Our Waterbirth Story

We liked the idea of three children. With two wonderfully wild boys, and I wanted to sleep for another year before trying again.

But oops. With baby #3 on the way I wasn’t gonna get that sleep.

I sat on a hard chair in the bright 4th floor office, my arms embracing a very round belly.

“And are we birthing at home or the hospital?” The midwife asked.

It was not the first time she asked. Nor the last.

I was self-conscious about the answer. The truth was, I wanted to birth at home. What’s more, I wanted a waterbirth. But I had a pile of doubt and uncertainty suffocating that dream. I talk more about where that uncertainty came from here (and how safe homebirth is for healthy pregnancies).

I write this birth story to share the sheer joy of it.

The shock and overwhelm of a surprise pregnancy turned to joy and anticipation. For the first time, we found out the sex of our baby before birth –– a girl!

I don’t think I slept the night we found out, I was so excited. 2 boys. And now a girl!?

The pregnancy was hard but healthy. Two toddlers and a big belly are NO JOKE.

Then – BAM – a pandemic.

Thankfully this pregnancy had no complications, COVID complicated everything enough.

I thought over where to birth without resolve. We eventually agreed to “plan for both and decide the day of.” HA! Ok???

Then, I finally let my dream come into the light – I wanted a waterbirth. In our new home. My dream was met with love and support from my husband.

Wise friends that had had several waterbirths talked us through the process from the parent perspective and the midwives walked us through the medical perspective. All lights green.

At 7 or 8 months pregnant, what once was a dream beyond the horizon became an inflatable tub in our closet.

I was due July 29. But I had this feeling she was going to be early. Actually, I thought my dating ultrasound was just wrong. We’ll never know.


This is a story of my dream come true.

I write this birth story simply to share the sheer joy of it. Because this is a story of good.

Saturday, July 18 – the wee hours of the morning.  

Cramps. Strong enough to wake me, but far apart enough that I would fall back asleep in between.

When my feet hit the ground I looked at Justin and said “I think we’re going to have a baby today!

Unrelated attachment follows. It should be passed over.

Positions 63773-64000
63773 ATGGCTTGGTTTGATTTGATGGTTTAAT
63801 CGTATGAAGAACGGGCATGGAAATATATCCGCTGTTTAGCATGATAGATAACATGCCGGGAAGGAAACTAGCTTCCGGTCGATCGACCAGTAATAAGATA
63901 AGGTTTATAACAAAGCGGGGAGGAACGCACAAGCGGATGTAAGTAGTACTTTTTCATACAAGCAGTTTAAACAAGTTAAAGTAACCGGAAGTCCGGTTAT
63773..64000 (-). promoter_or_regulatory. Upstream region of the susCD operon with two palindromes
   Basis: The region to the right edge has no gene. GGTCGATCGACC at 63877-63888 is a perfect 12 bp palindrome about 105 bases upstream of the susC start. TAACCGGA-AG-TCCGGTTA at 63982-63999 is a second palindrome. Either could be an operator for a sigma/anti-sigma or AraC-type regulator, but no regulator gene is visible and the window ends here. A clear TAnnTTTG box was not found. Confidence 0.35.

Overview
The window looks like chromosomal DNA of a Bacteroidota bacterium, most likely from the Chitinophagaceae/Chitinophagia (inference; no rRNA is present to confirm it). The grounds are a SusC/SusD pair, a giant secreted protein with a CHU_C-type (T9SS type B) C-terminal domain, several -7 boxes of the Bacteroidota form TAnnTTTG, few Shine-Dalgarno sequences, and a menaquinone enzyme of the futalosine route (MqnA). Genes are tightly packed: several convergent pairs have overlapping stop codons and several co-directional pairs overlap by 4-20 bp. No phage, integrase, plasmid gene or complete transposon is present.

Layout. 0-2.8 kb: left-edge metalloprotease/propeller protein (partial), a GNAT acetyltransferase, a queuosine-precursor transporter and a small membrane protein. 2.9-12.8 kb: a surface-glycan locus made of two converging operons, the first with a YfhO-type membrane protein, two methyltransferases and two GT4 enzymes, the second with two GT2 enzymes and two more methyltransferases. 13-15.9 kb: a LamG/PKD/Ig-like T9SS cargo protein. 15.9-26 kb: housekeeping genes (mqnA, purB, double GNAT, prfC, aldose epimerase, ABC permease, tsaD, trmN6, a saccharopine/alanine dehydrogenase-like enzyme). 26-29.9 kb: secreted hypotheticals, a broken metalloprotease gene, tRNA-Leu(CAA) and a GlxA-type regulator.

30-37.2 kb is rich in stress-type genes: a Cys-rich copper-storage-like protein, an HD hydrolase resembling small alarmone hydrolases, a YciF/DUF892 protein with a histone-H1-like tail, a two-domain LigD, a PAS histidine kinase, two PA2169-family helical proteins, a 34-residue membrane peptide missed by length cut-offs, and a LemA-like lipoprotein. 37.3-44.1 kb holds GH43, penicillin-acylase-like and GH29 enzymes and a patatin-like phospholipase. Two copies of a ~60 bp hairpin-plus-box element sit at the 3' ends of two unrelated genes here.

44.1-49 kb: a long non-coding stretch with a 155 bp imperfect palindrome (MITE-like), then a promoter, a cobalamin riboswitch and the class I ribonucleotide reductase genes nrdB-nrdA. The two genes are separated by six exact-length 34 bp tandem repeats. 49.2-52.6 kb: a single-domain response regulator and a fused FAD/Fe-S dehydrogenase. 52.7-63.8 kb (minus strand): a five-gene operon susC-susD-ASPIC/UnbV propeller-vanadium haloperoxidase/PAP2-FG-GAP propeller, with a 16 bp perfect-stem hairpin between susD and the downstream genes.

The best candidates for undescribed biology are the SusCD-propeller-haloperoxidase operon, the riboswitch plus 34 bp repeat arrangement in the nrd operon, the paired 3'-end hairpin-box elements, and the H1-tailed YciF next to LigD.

I typically ignore early labour because… it’s annoying. Is it happening? Is it not? Whatever. I’ll know when I know. 

But this time I was a little more alert. Baby 3 can be a wildcard and I was nervous she was going to be even faster than my previous precipitous birth [here].  

Plus, I seriously hoped for a waterbirth. Which took at least 30 minutes to set up.


It was almost 30 degrees C on this particular Saturday in July. There I was, washing the kitchen floor on my hands and knees in a sundress. Our 2-day-old AC unit was humming to hold a solid 25C.

Unremarkable contractions coming and going at a good rhythm. 6-8 minutes apart. For hours.

I was texting my doula all morning. She was with me for all of my births and this was the first in-person birth she could support since the start of the pandemic.

Maybe baby time? Maybe not. We didn’t know.

I probably took 4 baths before noon.


The rhythm of contractions still rolling, still unremarkable.

We decided to send the kids to the grandparents after naptime “just in case.” A quiet evening never hurt tired parents anyways.


My contraction app tells me to go to the hospital. Which I think is silly, contractions still feel so unremarkable.

But last time I thought that was silly, I had 2 hours before I was pushing. 

We gave our midwife a heads up, but told her not to come yet. We decided to call her once contractions were real enough I had to breathe through one.

Our doula arrived. Then we hung out. For hours.


Still nothing new.

Justin eventually started rolling out his homemade pizza dough — his pepperoni pizza rivals any big-city pizzeria I’ve found. He and Doula Deb wouldn’t have even known I was in labour.

The late-day sun was starting to shimmer in the windows while I waddled up and down basement stairs and sauntering circles around the kitchen.

Annoyed nothing seemed to be happening, I went to float in the bath –– again. 

And one good contraction. 

And then another one. 

And then an “Ok I’m getting out! Call the midwife!!”

Just like that.


Pizza was ready! And so was baby.

Now I’m excited. And I can’t stop saying it.

“I’m so excited. I’m so excited.”

The midwife on her way, the tub patiently present in our living room, and hot pizza resting on the counters.

It was time to meet our baby girl. I looked at the sun sparkle through the glass pane of our front door and got teary-eyed from the joy of the anticipation.